A cursory Google search for Elijah Boon and Nancy Evans, Missouri turns up this link, a short biography about Mrs. Harriet Bills (Harriet Boone) from the book, The History of Caldwell and Livingston Counties, Missouri, 1886 mentions her parents “being Elijah and Nancy Boone, nee Evans. They were also both natives of North Carolina. The father was born in Northampton county, December 12, 1796, and by occupation was a farmer. He continued to live in the State of his birth until removing to Livingston county, Mo., in 1834. The mother was born October 12, 1796.” A few pages before, it mentions William Wm. Brummett and Elijah Boon both living in Township 59, Ranges 24 and 25, respectively. Our Sarah Evans and her husband William Brummett eventually end up in Livingston County. This is where their daughter Mary Ann marries James Taylor.
This excerpt from the book History of Chariton and Howard Counties, Missouri page 459 notes Elijah Boone was one of the “old settlers” of Chariton County along with a Brummett. This would put Elijah and Nancy Boon (Evans), and the Brummett Family in Chariton County prior to 1830. Remember, Sarah Evans and William Brummett married in 1827 in Chariton County, Missouri.
Family Tree DNA’s help desk got back to me Monday, October 24 via Facebook to confirm that this is a full mitochondrial sequence match! Sarah Evans and Nancy Evans are sisters! When our display glitch is fixed I will add the mtDNA match picture here. My mother also matches an AncestryDNA kit administered by user RossEddy1, both are descendants of Elijah Gumbs Boon and Nancy Evans.
I did note that three of Joseph Evans and Anna Maria Sauer’s children eventually ended up in and died in Mercer County, Missouri although I don’t know what circumstances led them there.
Marium Evans b. about 1809 d. 1885 Mercer County, MO
Solomon Evans b. 1811 d. 1859 Mercer County, MO
Robert Evans b.1822 d. 1852 Mercer County, MO
Anyway, it has become clear to me that probably the best way of finding more on Sarah Evans is to focus on William Brummett’s family. I’ve seen William Brummett on the 1830 census in Chariton County, MO but have not found him in earlier documents there. I did not see any Brummetts on that census schedule in Chariton County or the surrounding areas. I have found a man named Rennes Brummott on the Earliest Township and Public Land Survey, 5th Principal Meridian. The date at the bottom of the page says “Surveyors Office St. Louis April 6th 1837”. I speculate on the relationship of these two Brummett men in the linked blog post. It is important to note that the name is pronounced “wren” but in the Breton language Rennes could also be pronounced “Rhoazon”.
This website has come up in many of my search results about the Brummett family. I finally contacted the owner to ask him if he thought 1)Rennes and William could be father/son since I have seen many family trees online with William’s father listed as “Ren, Renna, or Reason” Brummett and 2) if these Brummetts might be related to his Brummetts in Indiana. Remember the DAR genealogist thought my Sarah Evans could not be the daughter of Joseph Evans of Indiana because I didn’t have solid evidence of the relationship and the two states are not close to each other.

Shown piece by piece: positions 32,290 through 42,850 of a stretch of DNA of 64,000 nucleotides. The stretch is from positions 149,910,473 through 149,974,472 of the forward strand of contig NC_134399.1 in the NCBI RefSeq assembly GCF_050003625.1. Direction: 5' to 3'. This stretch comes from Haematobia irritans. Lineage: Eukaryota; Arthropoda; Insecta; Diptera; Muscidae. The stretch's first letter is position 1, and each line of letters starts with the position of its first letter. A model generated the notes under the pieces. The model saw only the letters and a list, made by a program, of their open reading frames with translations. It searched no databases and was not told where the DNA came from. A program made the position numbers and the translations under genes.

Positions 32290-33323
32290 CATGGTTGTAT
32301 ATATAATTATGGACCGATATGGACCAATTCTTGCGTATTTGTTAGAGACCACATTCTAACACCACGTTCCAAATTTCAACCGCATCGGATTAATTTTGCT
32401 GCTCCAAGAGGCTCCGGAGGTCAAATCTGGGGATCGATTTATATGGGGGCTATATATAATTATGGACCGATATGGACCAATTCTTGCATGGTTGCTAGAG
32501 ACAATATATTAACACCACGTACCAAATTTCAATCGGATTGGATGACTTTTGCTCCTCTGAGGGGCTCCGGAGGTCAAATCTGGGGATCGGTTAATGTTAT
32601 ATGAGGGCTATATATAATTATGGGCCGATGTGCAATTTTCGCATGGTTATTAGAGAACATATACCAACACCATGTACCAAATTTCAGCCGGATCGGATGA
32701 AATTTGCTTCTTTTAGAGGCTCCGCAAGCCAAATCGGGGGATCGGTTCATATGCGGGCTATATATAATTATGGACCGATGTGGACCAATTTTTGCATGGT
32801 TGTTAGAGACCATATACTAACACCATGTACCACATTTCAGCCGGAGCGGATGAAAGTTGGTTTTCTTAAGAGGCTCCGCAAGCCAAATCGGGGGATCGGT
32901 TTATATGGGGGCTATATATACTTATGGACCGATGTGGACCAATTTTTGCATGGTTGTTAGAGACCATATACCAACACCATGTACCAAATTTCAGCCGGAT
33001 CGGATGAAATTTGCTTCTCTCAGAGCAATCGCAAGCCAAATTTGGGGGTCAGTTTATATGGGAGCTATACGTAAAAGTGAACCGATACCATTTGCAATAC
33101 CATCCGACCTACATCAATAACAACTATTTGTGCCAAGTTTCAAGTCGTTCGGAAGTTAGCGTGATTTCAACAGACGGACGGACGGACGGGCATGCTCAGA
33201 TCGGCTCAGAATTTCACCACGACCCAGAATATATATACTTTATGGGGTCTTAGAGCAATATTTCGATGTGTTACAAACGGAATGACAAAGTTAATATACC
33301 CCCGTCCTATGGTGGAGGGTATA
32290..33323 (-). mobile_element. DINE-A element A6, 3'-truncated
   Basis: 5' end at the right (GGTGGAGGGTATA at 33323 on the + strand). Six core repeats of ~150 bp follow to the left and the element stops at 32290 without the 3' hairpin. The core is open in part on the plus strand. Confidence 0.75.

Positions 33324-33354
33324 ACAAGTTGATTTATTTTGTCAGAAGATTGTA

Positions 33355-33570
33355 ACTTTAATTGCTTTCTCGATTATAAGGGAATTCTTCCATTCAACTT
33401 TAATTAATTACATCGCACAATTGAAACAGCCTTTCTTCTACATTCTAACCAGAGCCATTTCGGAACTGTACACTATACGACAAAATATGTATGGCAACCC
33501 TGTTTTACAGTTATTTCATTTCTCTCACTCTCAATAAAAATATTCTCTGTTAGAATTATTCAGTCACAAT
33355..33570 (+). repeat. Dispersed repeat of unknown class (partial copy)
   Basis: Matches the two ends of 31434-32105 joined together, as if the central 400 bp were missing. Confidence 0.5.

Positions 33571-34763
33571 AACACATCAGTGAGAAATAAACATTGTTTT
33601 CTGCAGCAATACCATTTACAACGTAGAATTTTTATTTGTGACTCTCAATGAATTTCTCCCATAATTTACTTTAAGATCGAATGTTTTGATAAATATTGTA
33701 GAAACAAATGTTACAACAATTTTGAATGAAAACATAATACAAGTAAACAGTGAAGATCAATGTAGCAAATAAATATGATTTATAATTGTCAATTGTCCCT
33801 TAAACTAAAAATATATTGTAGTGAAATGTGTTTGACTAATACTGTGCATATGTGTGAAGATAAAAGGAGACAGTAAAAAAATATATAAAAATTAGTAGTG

He had a lot of good info in his response, but the thing that stood out to me most was:
One other thing that I should mention.
The Brummetts and Chandlers ended up in Brown County, Indiana about 1821. That is where the senior Ren Brummett went as well.
Around 1850, a couple of the chandlers in Brown County moved to different locations in Missouri.
The Chandler and Brummett cousins grew up together in Brown County, Missouri. So it would not be surprised if many of the Brummett cousins moved to Missouri at about the same time. I have not studied the idea very carefuly, however.
Very interesting. The earliest documentation of my William Brummett that I’ve found was the 1827 marriage between him and Sarah “Sally” Evans. As I mentioned before he is on the 1830 census, but when I went to check my records I noticed a cousin has him in her family tree residing in Greene County, Indiana. As Brown County, IN wasn’t formed until 1836 I figured maybe it was all Greene County at one time.
They could be different people, there are three people unaccounted for in Missouri if they are the same. It was just striking to me that a Renna/Ren Brummett also appears in Brown County (formed 1836) in 1840 at 70 years old. What a coincidence there is also a Rennes Brummett in the area that became Livingston County, Missouri around the time William Brummet was there (and in Chariton). Livingston and Chariton counties are next to each other so I figured boundaries probably changed a bit.
They could also be cousins or another type of kin, my point is I see a definite connection between the Missouri and Indiana Brummets (and possibly the Indiana Evans too).